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Is there a role for probiotics in liver diseases?

New Research

Non alcoholic fatty liver disease is the most common chronic liver disease worldwide. Could probiotics offer a novel therapeutic option for the treatment of this condition?

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Nonalcoholic liver disease (NAFLD)  is an umbrella term for a range of liver conditions affecting people who drink little to no alcohol. As the name implies, the main characteristic of NAFLD is too much fat stored in liver cells. It's usually seen in people who are overweight or obese. Early-stage NAFLD doesn't usually cause any harm, but it can lead to serious liver damage, including cirrhosis, if it gets worse. Having high levels of fat in the liver is also associated with an increased risk of problems such as diabetes, heart attacks and strokes. Currently, NAFLD has become the most common cause of chronic liver disease worldwide (1,2).

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There is an anatomical link between the intestine and the liver via the hepatic portal system. Based on the connection between the intestine and the liver, also termed gut-liver axis, gut microbiota and their metabolic by-products may influence liver pathology (3). It is unsurprising that gut microbiota dysbiosis has been linked with NAFLD. A recently published study in Nature, describes the characteristics of gut microbiota in the progression of NAFLD and analyses the relationship between gut microbiota and LPS/TLR4 in this process. (Higher levels of LPS are seen when the intestinal barrier is impaired. LPS is the main bacterial byproduct that is likely to be involved in NAFLD pathogenesis. TLR4 is a receptor for LPS.)  Furthermore, the researchers investigated the effect of probiotic intervention on gut flora structure, intestinal integrity, and liver pathology. 

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Different microbial innate immune mechanisms affect host metabolism in the gut and liver. Source Nature.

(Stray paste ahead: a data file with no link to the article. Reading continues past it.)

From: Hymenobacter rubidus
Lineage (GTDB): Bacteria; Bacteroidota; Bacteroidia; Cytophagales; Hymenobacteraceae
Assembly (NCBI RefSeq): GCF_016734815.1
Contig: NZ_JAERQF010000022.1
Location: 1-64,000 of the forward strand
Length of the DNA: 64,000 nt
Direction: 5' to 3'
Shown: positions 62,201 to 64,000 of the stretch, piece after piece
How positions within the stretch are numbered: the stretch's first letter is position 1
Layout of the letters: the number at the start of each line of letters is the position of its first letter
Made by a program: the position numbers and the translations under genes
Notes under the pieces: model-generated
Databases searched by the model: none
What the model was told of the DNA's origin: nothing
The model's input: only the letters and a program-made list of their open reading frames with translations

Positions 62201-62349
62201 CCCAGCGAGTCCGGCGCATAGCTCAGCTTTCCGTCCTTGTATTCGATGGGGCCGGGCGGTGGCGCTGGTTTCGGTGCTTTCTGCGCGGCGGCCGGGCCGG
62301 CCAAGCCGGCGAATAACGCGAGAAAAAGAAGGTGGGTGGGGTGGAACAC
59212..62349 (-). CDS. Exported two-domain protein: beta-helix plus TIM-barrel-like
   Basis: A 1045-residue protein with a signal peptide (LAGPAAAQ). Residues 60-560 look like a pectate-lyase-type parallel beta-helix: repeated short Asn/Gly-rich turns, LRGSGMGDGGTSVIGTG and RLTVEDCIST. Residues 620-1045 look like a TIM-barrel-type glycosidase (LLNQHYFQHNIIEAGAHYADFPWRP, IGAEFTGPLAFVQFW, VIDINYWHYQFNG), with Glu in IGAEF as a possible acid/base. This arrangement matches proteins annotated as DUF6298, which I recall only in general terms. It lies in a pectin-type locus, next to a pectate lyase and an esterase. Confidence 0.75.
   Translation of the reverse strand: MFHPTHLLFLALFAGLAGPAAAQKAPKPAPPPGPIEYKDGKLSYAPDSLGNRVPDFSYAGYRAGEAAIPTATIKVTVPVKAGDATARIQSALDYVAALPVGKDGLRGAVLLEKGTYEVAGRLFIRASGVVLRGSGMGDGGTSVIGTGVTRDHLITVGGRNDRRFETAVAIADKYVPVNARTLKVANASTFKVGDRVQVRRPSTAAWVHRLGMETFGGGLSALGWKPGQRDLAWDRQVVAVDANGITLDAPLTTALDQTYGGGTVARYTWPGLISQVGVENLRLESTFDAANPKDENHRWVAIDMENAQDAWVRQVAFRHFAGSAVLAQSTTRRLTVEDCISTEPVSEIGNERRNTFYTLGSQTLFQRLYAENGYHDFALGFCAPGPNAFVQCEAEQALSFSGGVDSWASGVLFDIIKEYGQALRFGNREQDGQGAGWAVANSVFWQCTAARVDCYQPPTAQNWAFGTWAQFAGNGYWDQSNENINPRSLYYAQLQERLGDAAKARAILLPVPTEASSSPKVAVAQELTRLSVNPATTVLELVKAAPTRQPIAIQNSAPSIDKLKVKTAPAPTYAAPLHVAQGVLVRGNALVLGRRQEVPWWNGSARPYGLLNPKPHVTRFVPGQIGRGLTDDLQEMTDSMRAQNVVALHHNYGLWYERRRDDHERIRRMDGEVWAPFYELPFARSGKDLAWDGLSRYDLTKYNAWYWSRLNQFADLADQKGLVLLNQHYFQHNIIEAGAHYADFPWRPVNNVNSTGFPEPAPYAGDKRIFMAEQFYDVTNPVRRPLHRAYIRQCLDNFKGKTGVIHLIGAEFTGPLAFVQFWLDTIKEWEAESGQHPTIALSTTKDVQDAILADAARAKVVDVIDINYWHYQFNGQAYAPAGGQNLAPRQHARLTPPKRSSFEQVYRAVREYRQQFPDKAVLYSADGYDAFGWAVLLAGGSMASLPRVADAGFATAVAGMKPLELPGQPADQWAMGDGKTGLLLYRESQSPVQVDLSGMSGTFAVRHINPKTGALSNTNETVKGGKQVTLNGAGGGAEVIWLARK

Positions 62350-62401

The researchers found that probiotics could improve the integrity of the gut, suggesting that probiotics could protect the intestinal barrier. Therebye, probiotics may reduce the hepatic and systemic inflammatory response caused by endotoxin and inflammatory cytokines through LPS/TLR4 signalling. Consequently, probiotics could ameliorate liver inflammation and thus delay or prevent NFLD progression.

The researchers conclude that; “Our finding revealed that probiotics supplementation could realize the balance of gut flora. Suggesting that dietary intervention targeting gut flora would provide a new approach to prevent and treat NAFLD”.

 

This new research is in line with previous research from the University of Graz in collaboration with Institute Allergosan and Winclove Probiotics .  The results of this study show that administration of probiotics for 6 months significantly improved antimicrobial activity and immune function, and improved liver function (4). 

 

 

Read the scientific article 

References

1. Ahmed M. Non-alcoholic fatty liver disease in 2015World journal of hepatology 7, 1450–1459, doi: 10.4254/wjh.v7.i11.1450 (2015)

2. Williams C. D. et al. . Prevalence of nonalcoholic fatty liver disease and nonalcoholic steatohepatitis among a largely middle-aged population utilizing ultrasound and liver biopsy: a prospective studyGastroenterology 140, 124–131

3. Compare D. et al.  Gut–liver axis: the impact of gut microbiota on non alcoholic fatty liver diseaseNutrition, metabolism, and cardiovascular diseases: NMCD 22, 471–476,

4. Horvat A., et al. Randomised clinical trial: the effects of a multispecies probiotic vs. placebo on innate immune function, bacterial translocation and gut permeability in patients with cirrhosis. Aliment Pharmacol Ther. 2016 Nov;44(9):926-935.

 

 

 

Liver Cirrhosis

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